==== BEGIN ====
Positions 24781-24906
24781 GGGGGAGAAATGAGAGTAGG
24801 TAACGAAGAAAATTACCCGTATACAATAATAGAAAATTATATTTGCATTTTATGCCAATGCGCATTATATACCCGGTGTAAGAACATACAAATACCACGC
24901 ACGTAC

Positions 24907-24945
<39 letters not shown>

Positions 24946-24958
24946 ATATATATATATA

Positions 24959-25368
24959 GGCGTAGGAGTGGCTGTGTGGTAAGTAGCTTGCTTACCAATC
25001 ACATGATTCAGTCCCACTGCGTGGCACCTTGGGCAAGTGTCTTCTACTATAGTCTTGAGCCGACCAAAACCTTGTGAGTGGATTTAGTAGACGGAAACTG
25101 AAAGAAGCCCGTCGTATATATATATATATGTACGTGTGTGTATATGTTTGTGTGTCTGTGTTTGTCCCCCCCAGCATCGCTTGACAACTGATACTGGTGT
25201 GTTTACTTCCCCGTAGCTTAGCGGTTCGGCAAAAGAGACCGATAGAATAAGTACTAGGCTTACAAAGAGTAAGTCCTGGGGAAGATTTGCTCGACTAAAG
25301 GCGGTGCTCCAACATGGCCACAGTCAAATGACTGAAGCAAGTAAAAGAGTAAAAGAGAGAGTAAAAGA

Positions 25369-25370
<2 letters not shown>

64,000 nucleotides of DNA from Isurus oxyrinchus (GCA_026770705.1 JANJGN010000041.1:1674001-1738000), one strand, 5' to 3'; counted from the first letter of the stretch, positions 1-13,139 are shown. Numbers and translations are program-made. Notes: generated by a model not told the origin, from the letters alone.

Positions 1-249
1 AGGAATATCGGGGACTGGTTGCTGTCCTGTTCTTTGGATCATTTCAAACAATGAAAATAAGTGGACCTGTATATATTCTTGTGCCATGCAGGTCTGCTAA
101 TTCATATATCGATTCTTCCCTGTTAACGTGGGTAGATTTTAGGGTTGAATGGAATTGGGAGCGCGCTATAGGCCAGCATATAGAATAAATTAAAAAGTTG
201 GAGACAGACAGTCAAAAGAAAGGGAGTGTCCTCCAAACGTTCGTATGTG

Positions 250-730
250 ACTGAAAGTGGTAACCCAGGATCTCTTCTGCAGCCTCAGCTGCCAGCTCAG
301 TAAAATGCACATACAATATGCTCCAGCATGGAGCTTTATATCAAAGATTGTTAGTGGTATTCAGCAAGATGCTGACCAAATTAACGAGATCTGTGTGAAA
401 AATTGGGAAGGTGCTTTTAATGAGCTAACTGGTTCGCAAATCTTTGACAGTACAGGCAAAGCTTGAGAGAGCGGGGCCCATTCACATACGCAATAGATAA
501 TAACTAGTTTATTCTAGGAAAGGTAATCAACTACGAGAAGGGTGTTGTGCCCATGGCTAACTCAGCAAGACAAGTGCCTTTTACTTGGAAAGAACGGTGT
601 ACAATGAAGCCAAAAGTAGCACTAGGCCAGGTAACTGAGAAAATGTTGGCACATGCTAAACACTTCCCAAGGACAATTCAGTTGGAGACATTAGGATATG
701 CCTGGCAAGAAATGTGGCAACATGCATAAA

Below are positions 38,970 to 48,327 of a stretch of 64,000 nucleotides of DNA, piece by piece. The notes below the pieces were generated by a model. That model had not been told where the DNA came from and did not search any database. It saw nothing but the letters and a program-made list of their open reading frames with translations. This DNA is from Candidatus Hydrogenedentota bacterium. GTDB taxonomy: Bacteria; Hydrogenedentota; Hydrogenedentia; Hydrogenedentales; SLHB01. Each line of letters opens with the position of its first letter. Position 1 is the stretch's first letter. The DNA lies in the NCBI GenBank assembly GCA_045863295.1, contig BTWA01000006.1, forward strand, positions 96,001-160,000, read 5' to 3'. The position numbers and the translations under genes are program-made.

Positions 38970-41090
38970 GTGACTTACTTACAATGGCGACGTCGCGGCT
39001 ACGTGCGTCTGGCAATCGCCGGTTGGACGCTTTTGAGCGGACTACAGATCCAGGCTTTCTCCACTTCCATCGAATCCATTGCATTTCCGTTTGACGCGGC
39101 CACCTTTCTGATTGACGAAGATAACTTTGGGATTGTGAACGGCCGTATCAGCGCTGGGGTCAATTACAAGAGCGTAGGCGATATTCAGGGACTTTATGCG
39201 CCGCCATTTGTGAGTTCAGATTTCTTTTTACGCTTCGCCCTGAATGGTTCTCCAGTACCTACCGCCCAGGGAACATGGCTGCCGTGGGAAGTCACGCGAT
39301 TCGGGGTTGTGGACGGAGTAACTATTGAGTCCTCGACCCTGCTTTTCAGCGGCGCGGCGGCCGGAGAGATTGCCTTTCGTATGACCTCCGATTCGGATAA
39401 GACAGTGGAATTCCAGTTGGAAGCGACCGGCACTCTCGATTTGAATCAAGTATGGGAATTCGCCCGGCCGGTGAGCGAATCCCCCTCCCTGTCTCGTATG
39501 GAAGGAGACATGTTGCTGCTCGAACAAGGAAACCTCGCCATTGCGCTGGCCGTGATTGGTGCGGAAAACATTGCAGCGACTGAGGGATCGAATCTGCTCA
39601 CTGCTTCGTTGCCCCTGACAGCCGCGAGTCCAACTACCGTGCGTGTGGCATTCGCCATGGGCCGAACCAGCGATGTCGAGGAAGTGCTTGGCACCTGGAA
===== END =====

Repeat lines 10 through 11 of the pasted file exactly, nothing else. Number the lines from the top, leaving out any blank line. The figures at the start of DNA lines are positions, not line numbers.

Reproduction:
24959 GGCGTAGGAGTGGCTGTGTGGTAAGTAGCTTGCTTACCAATC
25001 ACATGATTCAGTCCCACTGCGTGGCACCTTGGGCAAGTGTCTTCTACTATAGTCTTGAGCCGACCAAAACCTTGTGAGTGGATTTAGTAGACGGAAACTG